Relationship between depression and pancreatic cancer in the general population

Caroline P. Carney, Laura Jones, Robert F. Woolson, Russell Noyes, Bradley N. Doebbeling

Research output: Contribution to journalArticlepeer-review

60 Scopus citations


Objective: Prior research suggesting a relationship between pancreatic cancer and depression conducted on clinical populations has been subject to recall bias. We reexamined this association using longitudinal population-based data. Methods: This was a retrospective cohort study using longitudinal insurance claims data. Results: Men with mental disorders were more likely to develop pancreatic cancer than those without psychiatric claims (odds ratio 2.4, confidence interval 1.15-4.78). Depression more commonly preceded pancreatic cancer than it did other gastrointestinal malignancies (odds ratio 4.6, confidence interval 1.07-19.4) or all other cancers (odds ratio 4.1, confidence interval 1.05-16.0). Conclusions: Depression and pancreatic cancer are associated in the general population.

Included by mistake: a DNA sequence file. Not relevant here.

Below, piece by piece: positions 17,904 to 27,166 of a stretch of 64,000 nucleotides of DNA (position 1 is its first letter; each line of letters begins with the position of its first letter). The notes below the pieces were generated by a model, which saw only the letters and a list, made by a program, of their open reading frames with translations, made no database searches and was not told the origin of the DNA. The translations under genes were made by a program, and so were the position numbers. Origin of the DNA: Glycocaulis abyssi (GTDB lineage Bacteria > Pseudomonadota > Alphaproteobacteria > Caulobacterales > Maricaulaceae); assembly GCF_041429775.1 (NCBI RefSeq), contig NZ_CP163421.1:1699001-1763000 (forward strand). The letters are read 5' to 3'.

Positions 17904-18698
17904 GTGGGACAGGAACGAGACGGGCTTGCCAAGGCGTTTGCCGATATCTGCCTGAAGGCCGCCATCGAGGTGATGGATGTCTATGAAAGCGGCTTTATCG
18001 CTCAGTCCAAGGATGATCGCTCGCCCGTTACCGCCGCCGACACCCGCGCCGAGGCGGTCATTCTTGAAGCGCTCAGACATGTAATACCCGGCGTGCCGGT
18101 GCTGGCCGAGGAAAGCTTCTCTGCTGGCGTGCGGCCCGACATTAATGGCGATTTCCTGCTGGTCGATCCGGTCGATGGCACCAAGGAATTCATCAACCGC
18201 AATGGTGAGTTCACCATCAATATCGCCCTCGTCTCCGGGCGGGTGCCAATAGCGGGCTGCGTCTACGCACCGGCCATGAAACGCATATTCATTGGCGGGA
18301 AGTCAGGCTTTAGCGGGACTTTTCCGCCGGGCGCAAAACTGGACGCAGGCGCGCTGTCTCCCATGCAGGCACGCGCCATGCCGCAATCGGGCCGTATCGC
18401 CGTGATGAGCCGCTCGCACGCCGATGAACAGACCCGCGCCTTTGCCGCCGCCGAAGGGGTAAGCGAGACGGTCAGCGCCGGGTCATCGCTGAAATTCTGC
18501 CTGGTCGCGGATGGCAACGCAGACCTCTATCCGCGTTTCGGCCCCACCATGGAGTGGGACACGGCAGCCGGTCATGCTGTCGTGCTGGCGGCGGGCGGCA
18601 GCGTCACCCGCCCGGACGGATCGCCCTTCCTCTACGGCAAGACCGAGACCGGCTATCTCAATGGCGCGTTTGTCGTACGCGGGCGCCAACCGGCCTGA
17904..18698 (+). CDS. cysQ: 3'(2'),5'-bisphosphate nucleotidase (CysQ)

Original languageEnglish (US)
Pages (from-to)884-888
Number of pages5
JournalPsychosomatic Medicine
Issue number5
StatePublished - Sep 2003
Externally publishedYes


  • Claims
  • Depression
  • Epidemiology
  • Insurance
  • Mental disorders
  • Pancreatic cancer

ASJC Scopus subject areas

  • Applied Psychology
  • Psychiatry and Mental health


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